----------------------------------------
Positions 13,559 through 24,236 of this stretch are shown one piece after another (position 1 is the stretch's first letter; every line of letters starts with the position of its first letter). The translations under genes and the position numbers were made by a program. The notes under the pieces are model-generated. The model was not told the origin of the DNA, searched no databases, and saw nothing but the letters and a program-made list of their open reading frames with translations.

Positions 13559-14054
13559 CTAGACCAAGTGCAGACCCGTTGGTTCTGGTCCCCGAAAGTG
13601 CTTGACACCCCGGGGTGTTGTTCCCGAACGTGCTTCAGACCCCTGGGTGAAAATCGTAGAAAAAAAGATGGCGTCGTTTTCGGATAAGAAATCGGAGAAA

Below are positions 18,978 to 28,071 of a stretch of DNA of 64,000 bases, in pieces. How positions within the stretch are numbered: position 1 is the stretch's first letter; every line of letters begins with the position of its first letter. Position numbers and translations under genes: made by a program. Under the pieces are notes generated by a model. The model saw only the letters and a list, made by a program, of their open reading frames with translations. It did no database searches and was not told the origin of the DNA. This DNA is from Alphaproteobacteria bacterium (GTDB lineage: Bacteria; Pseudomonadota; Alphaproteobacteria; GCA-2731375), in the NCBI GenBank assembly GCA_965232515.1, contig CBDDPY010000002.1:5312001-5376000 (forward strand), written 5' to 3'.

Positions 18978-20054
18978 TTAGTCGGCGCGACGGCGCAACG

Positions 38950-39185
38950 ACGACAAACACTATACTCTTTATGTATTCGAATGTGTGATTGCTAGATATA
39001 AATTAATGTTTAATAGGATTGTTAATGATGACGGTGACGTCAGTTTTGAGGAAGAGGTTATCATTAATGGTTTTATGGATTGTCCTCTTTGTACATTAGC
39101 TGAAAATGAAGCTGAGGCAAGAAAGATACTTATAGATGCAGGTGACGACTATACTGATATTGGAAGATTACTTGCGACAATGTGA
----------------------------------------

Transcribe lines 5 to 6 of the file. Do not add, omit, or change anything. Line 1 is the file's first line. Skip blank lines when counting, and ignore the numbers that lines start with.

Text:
Below are positions 18,978 to 28,071 of a stretch of DNA of 64,000 bases, in pieces. How positions within the stretch are numbered: position 1 is the stretch's first letter; every line of letters begins with the position of its first letter. Position numbers and translations under genes: made by a program. Under the pieces are notes generated by a model. The model saw only the letters and a list, made by a program, of their open reading frames with translations. It did no database searches and was not told the origin of the DNA. This DNA is from Alphaproteobacteria bacterium (GTDB lineage: Bacteria; Pseudomonadota; Alphaproteobacteria; GCA-2731375), in the NCBI GenBank assembly GCA_965232515.1, contig CBDDPY010000002.1:5312001-5376000 (forward strand), written 5' to 3'.

Positions 18978-20054